Give up the blame game

By Renata Waldrop

One thing that is very damaging to a marriage is blame placing. When you place the blame on your mate, in a way you excuse yourself from being a part of the solution, and you put the onus on your mate to do all the work of changing whatever you’re unhappy with.

“Honey, where are my navy pants? Didn’t you wash them?”
“I can’t worry about your clothes because I’ve got to get your son ready! Who else is going to do that?”
“Well, I worked overtime last night! I didn’t have time to wash and press a pair of pants.”

This was normal conversation in our house – one spouse offering up a sacrificial responsibility, the other countering with greater sacrifice. I even recall one or two arguments over the fact that he keeps more pillows on the bed than I do. (It seemed important at the time.)

Our marriage had become little more than dueling to-do lists – a competition to establish who had the most hectic schedule, as if that were the secret of marital superiority: “She who works hardest wins.” But what did I expect to win?

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Lunch with God

A little boy wanted to meet God. He knew it was a long trip to where God lived, so he packed his suitcase with a bag of potato chips and a six-pack of root beer and started his journey.

When he had gone about three blocks, he met an old woman. She was sitting in the park, just staring at some pigeons. The boy sat down next to her and opened his suitcase. He was about to take a drink from his root beer when he noticed that the old lady looked hungry, so he offered her some chips. She gratefully accepted it and smiled at him.

Her smile was so pretty that the boy wanted to see it again, so he offered her a root beer. Again, she smiled at him. The boy was delighted! They sat there all afternoon eating and smiling, but they never said a word.

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Beauty for ashes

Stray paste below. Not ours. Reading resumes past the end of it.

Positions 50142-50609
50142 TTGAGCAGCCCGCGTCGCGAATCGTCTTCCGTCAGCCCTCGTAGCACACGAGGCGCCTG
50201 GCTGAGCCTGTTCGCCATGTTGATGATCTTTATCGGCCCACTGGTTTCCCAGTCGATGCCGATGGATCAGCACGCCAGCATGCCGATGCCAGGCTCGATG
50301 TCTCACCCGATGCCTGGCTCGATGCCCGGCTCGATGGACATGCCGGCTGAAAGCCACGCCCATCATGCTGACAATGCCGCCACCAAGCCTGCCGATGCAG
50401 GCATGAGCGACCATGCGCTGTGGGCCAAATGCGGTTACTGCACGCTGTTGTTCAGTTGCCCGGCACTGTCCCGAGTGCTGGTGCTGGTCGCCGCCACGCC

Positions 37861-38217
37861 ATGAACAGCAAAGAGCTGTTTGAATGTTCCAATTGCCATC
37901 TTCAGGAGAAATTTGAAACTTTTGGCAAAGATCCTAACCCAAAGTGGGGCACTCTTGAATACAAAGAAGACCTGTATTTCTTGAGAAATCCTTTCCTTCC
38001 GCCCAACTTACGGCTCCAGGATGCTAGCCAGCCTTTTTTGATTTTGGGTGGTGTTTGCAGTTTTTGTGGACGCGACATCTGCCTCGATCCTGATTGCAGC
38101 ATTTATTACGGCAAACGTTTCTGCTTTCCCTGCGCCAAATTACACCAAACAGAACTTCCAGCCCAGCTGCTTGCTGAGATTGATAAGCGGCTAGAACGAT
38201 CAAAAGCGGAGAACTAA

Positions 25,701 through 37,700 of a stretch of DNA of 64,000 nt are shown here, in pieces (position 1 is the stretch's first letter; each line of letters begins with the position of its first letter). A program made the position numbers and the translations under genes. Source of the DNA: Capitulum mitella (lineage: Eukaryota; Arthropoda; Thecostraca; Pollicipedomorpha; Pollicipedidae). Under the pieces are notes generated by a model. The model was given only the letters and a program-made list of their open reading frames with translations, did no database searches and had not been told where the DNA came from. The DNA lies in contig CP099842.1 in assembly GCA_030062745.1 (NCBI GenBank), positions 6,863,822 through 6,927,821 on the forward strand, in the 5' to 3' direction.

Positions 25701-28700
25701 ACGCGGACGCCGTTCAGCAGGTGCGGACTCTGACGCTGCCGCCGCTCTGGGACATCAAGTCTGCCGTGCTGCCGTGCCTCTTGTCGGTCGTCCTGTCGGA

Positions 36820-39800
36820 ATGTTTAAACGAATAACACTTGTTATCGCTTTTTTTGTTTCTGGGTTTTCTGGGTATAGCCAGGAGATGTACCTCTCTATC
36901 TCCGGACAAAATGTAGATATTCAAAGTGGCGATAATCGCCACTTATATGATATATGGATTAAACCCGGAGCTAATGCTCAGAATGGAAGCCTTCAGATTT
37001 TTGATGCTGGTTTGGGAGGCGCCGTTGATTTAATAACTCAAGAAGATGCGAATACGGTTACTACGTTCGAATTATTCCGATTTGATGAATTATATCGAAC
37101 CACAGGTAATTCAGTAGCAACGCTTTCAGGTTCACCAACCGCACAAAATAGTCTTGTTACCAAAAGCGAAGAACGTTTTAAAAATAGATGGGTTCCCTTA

By David Berg

We used to sing a little song about the Lord:

He gives me joy in place of sorrow,
He gives me love that casts out fear,
He gives me sunshine for my shadow,
And beauty for ashes dear.

In order to bring forth the sweetness, there has to be some suffering. To bring about the beauty of the flame, something must go to ashes. Blessings come from suffering-“beauty for ashes” (Isaiah 61:3). This is borne out so well in Hebrews 12, verse 11, which says: “Now no chastening seems joyful for the present, but painful: nevertheless afterward it yields the peaceable fruit of righteousness to those who have been trained by it.”

It’s like a giant hand taking a honeycomb and squeezing it – and out comes the honey. Or it’s like when Moses smote the rock: The rock received a blow, but out came the water (Exodus 17:1-7). The heart of stone has to be broken before the water of God’s Spirit can flow out to refresh the people. It’s like a beautiful flower that’s pressed and crushed, but out comes the perfume. Or like the beautiful music that comes from the throat of the bird, almost as though it’s in pain, yet it comes forth with song. Even though the bird’s song may be sad, it’s so sweet. The groans are not murmurs, but songs of praise and thanksgiving to God – a sad, sweet song! As the great poet Shelley once said, “Our sweetest songs are those that tell of saddest thoughts!”

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Eight lessons of love

By Mike and Debbie Breaux

Growing up, I (Mike) had all kinds of confusion about the crazy little thing called love. In the fifth grade, I got my first crush on Kathy. She had that Laura Ingles Wilder thing going, with the braided pigtails. So cute! I chased her at recess. I threw rocks at her. All the ways you show affection in the fifth grade.

By high school my dating techniques changed – thankfully! I started to date Debbie. I remember sitting with her in a movie theater. My heart would pound because I wanted to hold her hand so badly! But I was shy. I’d go into this countdown mode. Ten, nine, eight … ten, nine …

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Trust God anyhow

Victory from Seeming Defeat
By David Berg

The Lord lets us go through tests sometimes. He can even make it appear as if He is being a little too hard on us, so that we’re tempted to think, “How could God let us suffer like this? How can He let that sort of thing happen?” The Devil is always around to try to make you doubt and even criticize the Lord, like he did with Job.

God said about Job, “There is none like him on the earth, a blameless and upright man, one who fears God and shuns evil” (Job 1:8).  But the Devil challenged God, “Well, You just let me work him over and we’ll see!” So God allowed the Devil to put Job through many tests and afflictions. Job lost his family, his wealth, and his health – and that’s when his sin came to the fore. The Devil had been right about that. Job’s sin was self-righteousness, self-perfection. His sin was that he didn’t think that he had any sin, and he couldn’t understand why God was doing all this to him.

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